The summer of 1969, as I’ve noted here numerous times, was when I began to listen with great interest to Top 40 radio, as well as to a little bit of other music that fit within the genres of pop, rock and R&B. It was also the second of three summers when I spent four days working at the state trap shoot, sitting in a cramped dirty concrete structure placing clay targets on the machine that threw them out into the air to be shot.
And the confluence of those two things made 1969 the year when I got my first cassette recorder and discovered one of my favorite long pieces of music.
For a couple of years before then, I’d been fascinated by cassette recorders. One of my dad’s friends at St. Cloud State had one, and he was, I think, interested in the educational possibilities of the machines. They would certainly make easier any educational task that required a tape recorder, given their advantages in size and convenience over the large and often unwieldy reel-to-reel machines then in use.
The first time I saw Dr. Perry’s machine, I was more interested in it as a gadget than for its musical applications. It would just be fun to tape stuff. Around the same time, Rob across the street had gotten a small reel-to-reel recorder and for a few weeks, he wandered around the neighborhood, taping everything from the sounds of birds in his front yard to the roar of a Great Northern Railroad train as it went through the crossing on Seventh Street just a block away.
One afternoon, he and Rick and I rode along as their dad drove his beloved Studebaker for some maintenance in the city of Anoka, fifty miles southeast on Highway 10. Rob brought the tape recorder along, and the three of us recorded an aural journal of our trip, commenting on anything from the size of the small burg of Becker (365 then, 4,538 in the most recent census) and the crops in the fields in the countryside to the architecture of the churches and the presumptive errands of the people we saw along the way. Being adolescent boys, we found almost everything we said humorous, and the resulting taped journal occasionally lapsed from commentary into fits of giggling.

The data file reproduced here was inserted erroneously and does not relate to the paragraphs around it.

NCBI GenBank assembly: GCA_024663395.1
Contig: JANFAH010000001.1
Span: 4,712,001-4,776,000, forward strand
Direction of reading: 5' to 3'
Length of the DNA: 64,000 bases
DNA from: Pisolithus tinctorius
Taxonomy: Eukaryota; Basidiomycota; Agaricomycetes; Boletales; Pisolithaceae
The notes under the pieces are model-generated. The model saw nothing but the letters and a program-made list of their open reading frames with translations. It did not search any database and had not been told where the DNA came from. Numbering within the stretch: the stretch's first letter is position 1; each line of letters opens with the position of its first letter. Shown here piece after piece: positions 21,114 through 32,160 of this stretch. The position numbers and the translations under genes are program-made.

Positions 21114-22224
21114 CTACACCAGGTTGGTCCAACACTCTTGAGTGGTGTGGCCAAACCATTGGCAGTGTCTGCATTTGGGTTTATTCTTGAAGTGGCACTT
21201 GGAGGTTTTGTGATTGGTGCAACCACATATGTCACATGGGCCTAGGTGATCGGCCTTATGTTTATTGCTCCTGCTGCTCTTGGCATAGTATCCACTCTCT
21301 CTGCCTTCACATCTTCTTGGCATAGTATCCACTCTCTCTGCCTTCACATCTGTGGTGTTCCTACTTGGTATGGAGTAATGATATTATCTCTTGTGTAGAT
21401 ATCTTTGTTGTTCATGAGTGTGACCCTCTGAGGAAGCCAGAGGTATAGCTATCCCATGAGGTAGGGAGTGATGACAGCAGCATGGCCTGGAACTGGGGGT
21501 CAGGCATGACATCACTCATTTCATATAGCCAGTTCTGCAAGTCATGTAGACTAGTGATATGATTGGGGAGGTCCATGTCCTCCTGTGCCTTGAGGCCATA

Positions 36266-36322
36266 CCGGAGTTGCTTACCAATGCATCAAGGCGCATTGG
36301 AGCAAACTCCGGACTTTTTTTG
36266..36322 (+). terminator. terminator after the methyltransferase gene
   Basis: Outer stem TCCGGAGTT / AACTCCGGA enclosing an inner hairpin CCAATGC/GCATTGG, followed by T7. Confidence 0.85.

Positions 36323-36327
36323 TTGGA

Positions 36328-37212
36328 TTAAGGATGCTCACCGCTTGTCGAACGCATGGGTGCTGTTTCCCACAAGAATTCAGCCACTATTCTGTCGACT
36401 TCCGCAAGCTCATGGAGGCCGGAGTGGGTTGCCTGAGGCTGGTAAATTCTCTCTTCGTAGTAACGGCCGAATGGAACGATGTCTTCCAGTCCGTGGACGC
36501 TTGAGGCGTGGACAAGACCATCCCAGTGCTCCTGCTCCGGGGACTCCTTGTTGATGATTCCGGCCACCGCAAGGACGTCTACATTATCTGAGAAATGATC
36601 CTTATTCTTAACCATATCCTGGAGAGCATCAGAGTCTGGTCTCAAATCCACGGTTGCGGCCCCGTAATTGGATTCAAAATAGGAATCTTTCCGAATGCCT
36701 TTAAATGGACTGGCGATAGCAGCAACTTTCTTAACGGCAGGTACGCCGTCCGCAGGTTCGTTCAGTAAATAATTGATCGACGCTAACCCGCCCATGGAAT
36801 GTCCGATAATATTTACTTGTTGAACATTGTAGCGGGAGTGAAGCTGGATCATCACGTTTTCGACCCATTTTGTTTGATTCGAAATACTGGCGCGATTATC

One couldn’t drive to Anoka every day, of course, but I thought at mid-summer 1969 that there would be some value in a cassette recorder. So my dad and I took the fifty dollars I got for my four days of trap shoot work downtown to Dan Marsh Drugs, where dad knew the folks who sold cameras and such; in those days, the “such” included cassette recorders. I selected a Panasonic model that fit my budget, and with some blank tapes in hand, set out to record the world. The thought of listening to music on the machine had not yet entered my consciousness.
When I’d decided to get a recorder, I’d hoped to have the machine in hand by the time Apollo 11 landed on the moon so I could record what turned out to be Neil Armstrong’s “one small step,” but that didn’t work out. I was five days late, and the first news event I was able to record off of television – and I did it just to see how it sounded – was Senator Ted Kennedy’s live statement relating what had happened at Chappaquiddick Island after he drove off a bridge and a young woman named Mary Jo Kopechne drowned in his submerged car.